The Kingston Orbit Trackball
The input device you use is one of the most important components of your computer system. With it you control how the operating system will function and respond to your input. Quite simply, the pointing device used for input is crucial to the performance of an operating system that uses a graphical interface. While most pointing devices are variations of the two-button mouse there are other devices available. One such device, the Kensington Orbit Trackball, is put to the test for this review. Trackballs are very popular for graphic design work and CAD design but are they as useful for home use?
The Orbit is slightly larger than the average mouse. As it is stationary and does not move around this is not a problem. It features an input ball, which is roughly the size of a golfball, that is located at the top of the device. The ball is flanked on either side by the buttons. Included is software that allows for fine-tuning of the deviceís movements and assignments to the buttons. The user can easily assign the buttons so that it can be used by a lefty. The device is compatible with both USB and PS2 mouseport use and retails for approximately $39.95 though it can be had for nearly half that price.
Kensington recommends that the operator steer the ball with the index finger and operate the buttons with the thumb and middle finger. For a person with average to large hands this ends up being awkward. Most trackballs feature a ball roughly the size of a baseball. A user can use his fingers or palm with the larger ball in a more comfortable position. The small input surface of the Orbit makes it difficult to operate precisely or comfortably if a lot of movement is required. I found the most awkward movement to be scrolling down a page (with the index finger) while holding the left button down (with the thumb).
I found the MouseWorks software did make adjusting the movement of the trackball more natural but it couldnít make up for the problems created by the small input ball.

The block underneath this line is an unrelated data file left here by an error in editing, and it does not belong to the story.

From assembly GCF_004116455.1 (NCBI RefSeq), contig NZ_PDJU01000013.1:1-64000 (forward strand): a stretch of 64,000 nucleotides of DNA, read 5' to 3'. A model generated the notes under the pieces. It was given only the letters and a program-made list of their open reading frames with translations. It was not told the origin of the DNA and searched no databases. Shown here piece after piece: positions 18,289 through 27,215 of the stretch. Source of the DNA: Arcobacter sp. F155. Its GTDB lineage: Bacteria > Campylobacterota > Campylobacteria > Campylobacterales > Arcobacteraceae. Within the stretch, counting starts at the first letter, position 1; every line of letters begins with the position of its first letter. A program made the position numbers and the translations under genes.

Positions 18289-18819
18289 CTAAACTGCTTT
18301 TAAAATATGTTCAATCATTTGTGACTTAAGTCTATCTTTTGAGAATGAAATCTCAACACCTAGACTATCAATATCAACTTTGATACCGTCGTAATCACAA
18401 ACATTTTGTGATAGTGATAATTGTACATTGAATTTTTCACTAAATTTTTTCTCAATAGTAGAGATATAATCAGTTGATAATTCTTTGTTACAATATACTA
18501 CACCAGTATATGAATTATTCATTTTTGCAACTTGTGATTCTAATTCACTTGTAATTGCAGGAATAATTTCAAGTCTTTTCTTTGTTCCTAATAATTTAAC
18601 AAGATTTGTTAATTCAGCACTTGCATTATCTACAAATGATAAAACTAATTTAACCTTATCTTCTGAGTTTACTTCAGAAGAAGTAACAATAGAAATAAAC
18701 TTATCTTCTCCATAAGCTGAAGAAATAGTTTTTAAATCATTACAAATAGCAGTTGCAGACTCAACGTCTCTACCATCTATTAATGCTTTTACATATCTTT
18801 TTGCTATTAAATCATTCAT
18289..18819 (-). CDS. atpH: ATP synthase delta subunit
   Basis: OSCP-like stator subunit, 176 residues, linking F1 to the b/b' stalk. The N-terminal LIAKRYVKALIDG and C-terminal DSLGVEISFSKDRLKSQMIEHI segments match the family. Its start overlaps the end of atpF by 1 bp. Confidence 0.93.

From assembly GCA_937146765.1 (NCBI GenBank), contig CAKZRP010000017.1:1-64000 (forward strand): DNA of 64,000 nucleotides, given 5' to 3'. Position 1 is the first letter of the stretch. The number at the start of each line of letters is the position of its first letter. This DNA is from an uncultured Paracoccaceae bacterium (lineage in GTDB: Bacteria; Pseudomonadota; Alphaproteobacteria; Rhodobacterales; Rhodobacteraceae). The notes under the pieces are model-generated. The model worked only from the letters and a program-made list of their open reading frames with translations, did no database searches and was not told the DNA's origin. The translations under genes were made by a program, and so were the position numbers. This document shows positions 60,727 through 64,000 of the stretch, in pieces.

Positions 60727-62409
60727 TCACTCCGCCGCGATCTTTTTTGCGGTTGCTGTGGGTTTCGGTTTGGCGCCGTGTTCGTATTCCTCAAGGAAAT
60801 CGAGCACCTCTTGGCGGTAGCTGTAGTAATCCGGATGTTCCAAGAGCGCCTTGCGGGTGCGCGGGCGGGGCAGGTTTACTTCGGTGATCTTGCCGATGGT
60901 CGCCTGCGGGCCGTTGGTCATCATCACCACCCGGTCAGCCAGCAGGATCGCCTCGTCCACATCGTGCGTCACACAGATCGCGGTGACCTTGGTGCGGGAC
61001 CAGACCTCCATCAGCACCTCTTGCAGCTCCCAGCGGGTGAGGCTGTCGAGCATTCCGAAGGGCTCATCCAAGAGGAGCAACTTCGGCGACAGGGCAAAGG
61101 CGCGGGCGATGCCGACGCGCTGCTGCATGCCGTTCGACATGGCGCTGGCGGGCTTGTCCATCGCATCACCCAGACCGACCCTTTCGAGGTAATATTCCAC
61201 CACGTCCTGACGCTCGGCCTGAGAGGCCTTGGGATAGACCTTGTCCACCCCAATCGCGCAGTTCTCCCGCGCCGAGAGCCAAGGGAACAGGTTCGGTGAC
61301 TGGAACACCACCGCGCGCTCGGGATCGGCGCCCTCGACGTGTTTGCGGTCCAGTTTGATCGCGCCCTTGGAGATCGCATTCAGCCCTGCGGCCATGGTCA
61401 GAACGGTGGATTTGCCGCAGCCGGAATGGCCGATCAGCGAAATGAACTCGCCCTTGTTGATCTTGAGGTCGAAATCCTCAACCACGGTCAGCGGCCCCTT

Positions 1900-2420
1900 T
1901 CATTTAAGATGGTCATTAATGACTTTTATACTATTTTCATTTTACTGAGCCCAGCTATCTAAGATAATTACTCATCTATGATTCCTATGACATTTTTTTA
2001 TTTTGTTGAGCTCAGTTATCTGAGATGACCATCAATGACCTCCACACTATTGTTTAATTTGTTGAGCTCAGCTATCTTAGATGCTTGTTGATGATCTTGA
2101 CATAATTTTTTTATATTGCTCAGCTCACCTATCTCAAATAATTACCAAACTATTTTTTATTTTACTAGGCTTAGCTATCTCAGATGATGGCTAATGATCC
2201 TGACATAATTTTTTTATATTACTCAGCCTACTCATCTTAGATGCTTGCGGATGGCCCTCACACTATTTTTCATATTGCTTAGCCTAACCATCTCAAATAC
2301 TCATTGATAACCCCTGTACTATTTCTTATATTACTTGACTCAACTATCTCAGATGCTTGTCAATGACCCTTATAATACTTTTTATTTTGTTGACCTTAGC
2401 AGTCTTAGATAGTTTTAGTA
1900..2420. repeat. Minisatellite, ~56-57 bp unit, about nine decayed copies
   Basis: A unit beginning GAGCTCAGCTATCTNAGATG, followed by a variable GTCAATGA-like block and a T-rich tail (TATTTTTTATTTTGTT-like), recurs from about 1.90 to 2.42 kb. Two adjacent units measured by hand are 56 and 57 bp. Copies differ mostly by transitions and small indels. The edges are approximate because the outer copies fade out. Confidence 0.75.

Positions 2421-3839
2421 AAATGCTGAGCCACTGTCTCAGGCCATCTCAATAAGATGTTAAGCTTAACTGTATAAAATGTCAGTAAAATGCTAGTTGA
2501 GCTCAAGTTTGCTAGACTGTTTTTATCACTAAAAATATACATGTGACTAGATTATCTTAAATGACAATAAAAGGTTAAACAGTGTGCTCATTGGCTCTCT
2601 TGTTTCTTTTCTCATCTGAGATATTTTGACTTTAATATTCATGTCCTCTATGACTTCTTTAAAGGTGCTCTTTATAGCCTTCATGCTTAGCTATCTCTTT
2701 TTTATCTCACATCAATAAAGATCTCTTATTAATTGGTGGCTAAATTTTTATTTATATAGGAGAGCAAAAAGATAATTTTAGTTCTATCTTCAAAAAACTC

Performance in Software:
Navigating areas such as the Windows desktop are quite easy as most things are spread out. Problems begin to crop up when you move to programs such as Internet Explorer and Word. The Orbit requires a large amount of input to move from one edge of the screen to the other. I found myself using keyboard shortcuts to avoid having to use the input ball excessively. Obviously the large input ball, which is the norm with most trackballs, would have helped immensely. I became much more familiar with keys, such as page up and page down, as they saved me from having to use the awkward movement of scrolling with one finger while holding down the left button with another finger.
Problems became more glaring once I tried to play games. Games like Unreal Tournament and Quake III Arena require very precise movements while navigating the playing areas. Moving the ball quickly to initiate a turn then trying to slow down to take aim virtually became an operation of move and stop short of the target. Obviously this turns strafing into an enormous undertaking. The movement problems made the use of weapons that require accurate aiming, such as the railgun, virtually impossible.
I cannot recommend the Kensington Orbit Trackball. Lately Iíve noticed it priced very aggressively with scroll mice but its performance is sorely lacking. Kensington must have also thought so as I found upon searching their site that their latest trackball, the TurboBall Trackball, features a large input ball and a scroll wheel. Obviously the addition of the large ball and scroll wheel would have made me happier with the Orbit but, thanks to my experience, I donít think trackballs are good input devices for gaming. If you donít game much then maybe a trackball is right for you. For the majority of you out there I think you would be happier with a comfortable mouse equipped with a scroll wheel.
Victor Oshiro email@example.com 99/12/17
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